The entrance to the Lodge Property on Reef Point Road in Ucluelet. (Nora O’Malley photo)
The entrance to the Lodge Property on Reef Point Road in Ucluelet. (Nora O’Malley photo)

The entrance to the Lodge Property on Reef Point Road in Ucluelet. (Nora O’Malley photo) The entrance to the Lodge Property on Reef Point Road in Ucluelet. (Nora O’Malley photo)

Ucluelet council approves the Lodge Property application

The decision changes the land use designation from Residential to Tourist Commercial

On April 14, Ucluelet council approved an Official Community Plan (OCP) and rezoning amendment application for the properties at 316 and 330 Reef Point Rd., commonly known as the Lodge Property.

A public hearing held on April 8 gave community members the opportunity to voice concerns about the application. The Lodge Property is part of a subdivision created in 1997, and the property was originally zoned R-1 Single Residential.

In 2004, council adopted a bylaw to change the zoning to Guest House. According to district staff, the Lodge Property does not conform to the Guest House zoning. By changing the land use designation of both lots to Tourist Commercial, the applicant Ron Clayton will continue business operations as usual. As a condition of the agreement, the applicant will also construct a staff complex.

Michelle Belanger lives in the Reef Point Estates neighbourhood where the Lodge Property is located. She told the Westerly she was disappointed with council’s decision, but not surprised.

“All along, this has felt like a ‘done deal’, and the lack of meaningful discussion about the many issues we raised at the Public Hearing further confirms this,” said Belanger.

“No one on council stated why they supported the up-zoning other than a general statement about needing to do what is best for the whole community. It seems clear that commercial interests and the promotion of tourism supersede all other considerations, and that longterm residents of Ucluelet cannot count on council to safeguard their interests,” she said.

Reef Point resident Jens Heyduck said: “It is unfortunate that council voted unanimously in favour of the company. I fail to see any compromise, which would have acknowledged the concerns of local property owners in balance with the applicants needs. Instead, the decision fosters a complaint-driven culture, as the decision seems to have been based on the lack of formal bylaw complaints on record. It gratifies the mindset ‘It’s easier to ask for forgiveness than for permission’, cause of many small neighbourly disputes and larger underlying issues in our community. I would have hoped for council to lead with example in that regard, instead of using continuous up-zoning as an easy fix,” wrote Heyduck in an email.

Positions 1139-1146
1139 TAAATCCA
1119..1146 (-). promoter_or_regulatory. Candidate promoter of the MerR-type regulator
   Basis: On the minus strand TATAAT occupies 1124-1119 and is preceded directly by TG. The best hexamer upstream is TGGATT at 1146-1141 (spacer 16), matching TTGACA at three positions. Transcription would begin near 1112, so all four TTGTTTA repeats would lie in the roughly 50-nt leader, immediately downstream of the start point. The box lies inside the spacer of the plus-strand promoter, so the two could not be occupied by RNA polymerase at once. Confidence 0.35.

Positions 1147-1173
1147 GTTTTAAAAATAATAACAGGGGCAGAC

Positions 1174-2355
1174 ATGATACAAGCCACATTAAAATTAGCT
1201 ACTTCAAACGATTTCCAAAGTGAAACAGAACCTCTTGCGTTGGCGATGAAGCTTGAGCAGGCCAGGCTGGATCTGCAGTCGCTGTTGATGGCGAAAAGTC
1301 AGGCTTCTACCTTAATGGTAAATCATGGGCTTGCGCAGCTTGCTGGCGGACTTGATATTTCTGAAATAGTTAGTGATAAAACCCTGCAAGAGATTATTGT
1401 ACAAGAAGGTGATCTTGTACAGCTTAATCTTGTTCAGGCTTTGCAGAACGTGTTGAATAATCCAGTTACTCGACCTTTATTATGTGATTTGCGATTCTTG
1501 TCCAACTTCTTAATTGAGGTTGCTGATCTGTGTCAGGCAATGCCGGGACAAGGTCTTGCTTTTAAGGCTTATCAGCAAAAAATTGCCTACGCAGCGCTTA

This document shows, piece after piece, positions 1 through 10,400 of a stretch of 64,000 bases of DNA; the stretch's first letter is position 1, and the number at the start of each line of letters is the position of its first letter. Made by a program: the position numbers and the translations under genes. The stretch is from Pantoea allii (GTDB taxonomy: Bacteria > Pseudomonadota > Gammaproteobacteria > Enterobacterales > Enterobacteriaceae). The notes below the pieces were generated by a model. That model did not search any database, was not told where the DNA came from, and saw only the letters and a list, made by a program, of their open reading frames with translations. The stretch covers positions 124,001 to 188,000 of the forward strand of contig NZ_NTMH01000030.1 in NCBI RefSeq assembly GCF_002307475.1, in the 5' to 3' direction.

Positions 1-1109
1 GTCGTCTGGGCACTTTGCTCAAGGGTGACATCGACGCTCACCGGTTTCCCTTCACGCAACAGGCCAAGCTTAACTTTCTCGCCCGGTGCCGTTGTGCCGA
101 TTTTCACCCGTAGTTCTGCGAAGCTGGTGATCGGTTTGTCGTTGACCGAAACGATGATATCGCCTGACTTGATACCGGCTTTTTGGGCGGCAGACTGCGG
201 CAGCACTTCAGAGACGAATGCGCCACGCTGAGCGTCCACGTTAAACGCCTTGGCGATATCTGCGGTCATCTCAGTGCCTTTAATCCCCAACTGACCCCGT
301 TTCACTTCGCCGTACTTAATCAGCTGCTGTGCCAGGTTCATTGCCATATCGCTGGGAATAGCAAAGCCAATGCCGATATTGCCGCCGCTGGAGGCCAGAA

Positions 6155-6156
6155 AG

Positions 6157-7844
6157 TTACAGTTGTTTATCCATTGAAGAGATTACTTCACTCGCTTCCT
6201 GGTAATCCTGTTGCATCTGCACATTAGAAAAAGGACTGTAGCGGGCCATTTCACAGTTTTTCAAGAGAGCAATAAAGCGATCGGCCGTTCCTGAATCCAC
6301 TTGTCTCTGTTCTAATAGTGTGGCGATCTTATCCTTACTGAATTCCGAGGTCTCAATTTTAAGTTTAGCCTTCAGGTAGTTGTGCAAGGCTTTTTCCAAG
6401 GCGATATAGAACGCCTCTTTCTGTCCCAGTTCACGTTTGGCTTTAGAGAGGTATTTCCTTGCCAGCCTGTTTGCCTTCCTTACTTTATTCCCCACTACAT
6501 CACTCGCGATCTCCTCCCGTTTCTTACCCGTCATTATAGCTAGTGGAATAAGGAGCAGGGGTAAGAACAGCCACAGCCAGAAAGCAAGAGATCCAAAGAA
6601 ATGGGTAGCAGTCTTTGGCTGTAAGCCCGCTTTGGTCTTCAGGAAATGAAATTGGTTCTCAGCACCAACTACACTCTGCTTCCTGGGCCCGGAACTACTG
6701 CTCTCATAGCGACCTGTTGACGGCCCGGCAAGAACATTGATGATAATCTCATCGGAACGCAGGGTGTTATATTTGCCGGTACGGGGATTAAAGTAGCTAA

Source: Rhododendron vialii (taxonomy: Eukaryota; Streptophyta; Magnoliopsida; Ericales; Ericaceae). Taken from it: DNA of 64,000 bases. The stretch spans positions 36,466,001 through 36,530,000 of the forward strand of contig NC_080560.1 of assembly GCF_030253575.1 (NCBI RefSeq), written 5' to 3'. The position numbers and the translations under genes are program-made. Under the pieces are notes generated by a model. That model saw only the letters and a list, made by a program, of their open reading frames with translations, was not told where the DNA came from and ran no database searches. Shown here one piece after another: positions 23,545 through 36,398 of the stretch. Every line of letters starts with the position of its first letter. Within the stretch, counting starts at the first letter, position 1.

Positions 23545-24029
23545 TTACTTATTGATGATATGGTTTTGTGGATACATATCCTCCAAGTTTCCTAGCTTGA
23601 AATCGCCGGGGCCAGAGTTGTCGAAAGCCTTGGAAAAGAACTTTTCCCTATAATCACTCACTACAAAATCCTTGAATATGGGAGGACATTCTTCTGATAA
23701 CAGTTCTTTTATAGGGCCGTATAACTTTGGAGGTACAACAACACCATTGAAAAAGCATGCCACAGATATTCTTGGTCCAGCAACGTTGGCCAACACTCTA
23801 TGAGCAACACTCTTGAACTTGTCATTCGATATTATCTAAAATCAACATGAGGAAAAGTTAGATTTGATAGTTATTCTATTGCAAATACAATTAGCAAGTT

Coun. Marilyn McEwen raised the issue of the agreement between the property owners and the developers or ‘building scheme’.

“A lot of the letters that came from the citizens of that Reef Point area referred to that building scheme and the fact that it has be upheld. Given the fact that the developer has long since gone bankrupt if one party of that contract is no longer there then is it safe to assume that that building scheme is null and void?” McEwen asked district staff.

Manager of community planning Bruce Greig said he couldn’t comment on the validity of the building scheme.

Acting Chief Administrative Officer Andy Laidlaw weighed in.

“I wouldn’t say on those agreements that they are null and void, but they certainly aren’t something that can be enforced by local government. They are between two private parties,” he said.

Mayor Noel said he is supportive of the applicant.

“We are hiring a couple more bylaw people and for those residents in the area, I hope that if there is a big party, there are phone numbers you can call,” he said.

COUNCIL WATCH: In the April 28 edition of the Westerly, we will report on council’s response to an application from ONNI Group regarding their request to open the signature circle at Wyndansea.



nora.omalley@westerlynews.ca

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